The Intergovernmental Panel on Climate Change (IPCC) is marking its 30th anniversary with a series of events highlighting advances in climate science and fundamental changes in the climate system.
The 47th session of the IPCC opened in Paris on 13 March, with special commemorative events hosted by the Government of France. The session will hear reports of the Working Group Bureaux on the selection of coordinating lead authors, lead authors and review editors for the Sixth Assessment Report.
“This Sixth Assessment cycle and this 30th anniversary year are among the most ambitious the IPCC has seen. You can argue the IPCC is reinventing itself with this challenging body of work, to ensure that it remains relevant to policymakers and other stakeholders amid our growing understanding of climate change,” said IPCC Chair Hoesung Lee.
This is particularly important because the Sixth Assessment will have an increased focus on solutions. We need the expertise of sociologists, economists, political scientists, and so on as we look at the costs and opportunities of climate action and inaction and the drivers of decision-making at different scales,” he told the opening ceremony.
WMO Secretary-General Petteri Taalas; United Nations Framework Convention on Climate Change Executive Secretary Patricia Espinosa; French Minister of Europe and Foreign Affairs Jean-Yves Le Drian; French Minister of Higher Education, Research and Innovation Frédérique Vidal; UNESCO Director-General Audrey Azoulay, and UN Environment Chief of Staff Anne Le More participated in the opening ceremony.
WMO and UNEP are co-sponsors of the IPCC.
“We are today celebrating perhaps the best known global achievement of science communication, namely the IPCC and its 30 years,” said WMO Secretary-General Taalas.
“The IPCC is a child of WMO. The decision to establish the IPCC was made at the first World Climate Conference in 1979 when the meteorological community was aware of the risks and importance of climate change.”
“Besides parental functions, the NMHSs and related atmospheric science institutions have played a crucial role in climate science. The meteorological and greenhouse gas measurements, ground-based and satellites as well as modelling are very much carried out by our community,” said Mr Taalas. He highlighted WMO’s efforts to boost monitoring of greenhouse gases to fully understand the carbon budget and to trace the success of Paris Agreement implementation.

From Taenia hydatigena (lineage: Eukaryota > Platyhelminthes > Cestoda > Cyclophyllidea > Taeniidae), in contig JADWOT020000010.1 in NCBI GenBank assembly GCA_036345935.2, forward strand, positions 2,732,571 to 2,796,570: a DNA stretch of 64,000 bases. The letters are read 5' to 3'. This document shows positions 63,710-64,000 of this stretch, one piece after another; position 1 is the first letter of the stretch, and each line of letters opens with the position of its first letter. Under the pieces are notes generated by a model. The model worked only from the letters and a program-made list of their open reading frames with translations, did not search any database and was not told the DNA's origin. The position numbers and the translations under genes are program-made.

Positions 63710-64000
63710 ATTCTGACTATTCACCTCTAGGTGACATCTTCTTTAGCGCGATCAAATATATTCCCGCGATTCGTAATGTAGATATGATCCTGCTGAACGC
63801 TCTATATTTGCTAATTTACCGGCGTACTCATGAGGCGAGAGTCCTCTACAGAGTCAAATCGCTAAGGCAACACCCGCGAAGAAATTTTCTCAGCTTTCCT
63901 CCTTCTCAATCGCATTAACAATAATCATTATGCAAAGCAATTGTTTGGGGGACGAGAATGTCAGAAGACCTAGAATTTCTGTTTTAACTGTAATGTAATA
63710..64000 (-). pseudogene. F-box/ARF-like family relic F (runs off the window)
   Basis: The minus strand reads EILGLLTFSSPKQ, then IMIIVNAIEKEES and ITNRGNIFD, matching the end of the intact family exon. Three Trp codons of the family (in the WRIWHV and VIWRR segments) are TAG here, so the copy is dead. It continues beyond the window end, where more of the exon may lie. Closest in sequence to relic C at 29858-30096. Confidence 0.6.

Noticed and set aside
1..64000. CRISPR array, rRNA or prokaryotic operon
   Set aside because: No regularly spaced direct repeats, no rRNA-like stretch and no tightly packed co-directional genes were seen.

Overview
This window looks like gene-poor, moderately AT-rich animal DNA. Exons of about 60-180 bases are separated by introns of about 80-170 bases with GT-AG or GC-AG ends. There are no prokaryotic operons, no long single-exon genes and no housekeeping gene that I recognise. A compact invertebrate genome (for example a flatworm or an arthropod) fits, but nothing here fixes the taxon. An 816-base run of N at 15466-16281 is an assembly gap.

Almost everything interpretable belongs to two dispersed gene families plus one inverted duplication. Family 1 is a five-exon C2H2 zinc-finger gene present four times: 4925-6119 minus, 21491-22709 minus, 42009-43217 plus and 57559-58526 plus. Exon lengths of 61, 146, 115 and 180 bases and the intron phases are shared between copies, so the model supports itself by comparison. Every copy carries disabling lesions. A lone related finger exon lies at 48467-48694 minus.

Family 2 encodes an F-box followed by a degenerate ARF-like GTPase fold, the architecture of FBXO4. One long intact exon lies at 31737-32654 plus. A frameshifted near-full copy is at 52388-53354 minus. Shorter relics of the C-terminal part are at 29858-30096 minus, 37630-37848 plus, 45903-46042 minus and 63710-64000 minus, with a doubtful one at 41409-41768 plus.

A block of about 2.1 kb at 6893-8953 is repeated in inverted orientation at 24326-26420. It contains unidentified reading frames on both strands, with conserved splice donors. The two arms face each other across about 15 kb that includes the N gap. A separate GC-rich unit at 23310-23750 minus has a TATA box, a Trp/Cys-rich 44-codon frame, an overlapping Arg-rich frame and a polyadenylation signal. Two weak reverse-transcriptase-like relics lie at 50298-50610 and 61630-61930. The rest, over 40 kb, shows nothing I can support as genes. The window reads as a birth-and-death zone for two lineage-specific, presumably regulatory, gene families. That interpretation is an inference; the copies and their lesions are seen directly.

The Paris Agreement seeks to keep the temperature increase by the end of the century to below 2°C above the pre-industrial era, and if possible to 1.5°C.
The IPCC will issue a Special Report on Global Warming of 1.5ºC in October. It is also preparing two special reports on Climate Change and Land and on the Ocean and Cryosphere in a Changing Climate.
“So far the ambition level hasn’t been high enough to reach the 1.5°C -2°C target. So there is a need to continue communicating the alarming climate science facts by the IPCC. Hopefully 30 years from now, the IPCC can celebrate the successful implementation of Paris Agreement for the sake of the future of our great planet and future generations,” said Mr Taalas.
The IPCC meetings are taking place at the headquarters of the United Nations Education Scientific and Cultural Organization (UNESCO) in Paris, France, from 13 to 16 March 2018. WMO Deputy Secretary-General Elena Manaenkova participated in a roundtable discussion on 30 years of climate knowledge.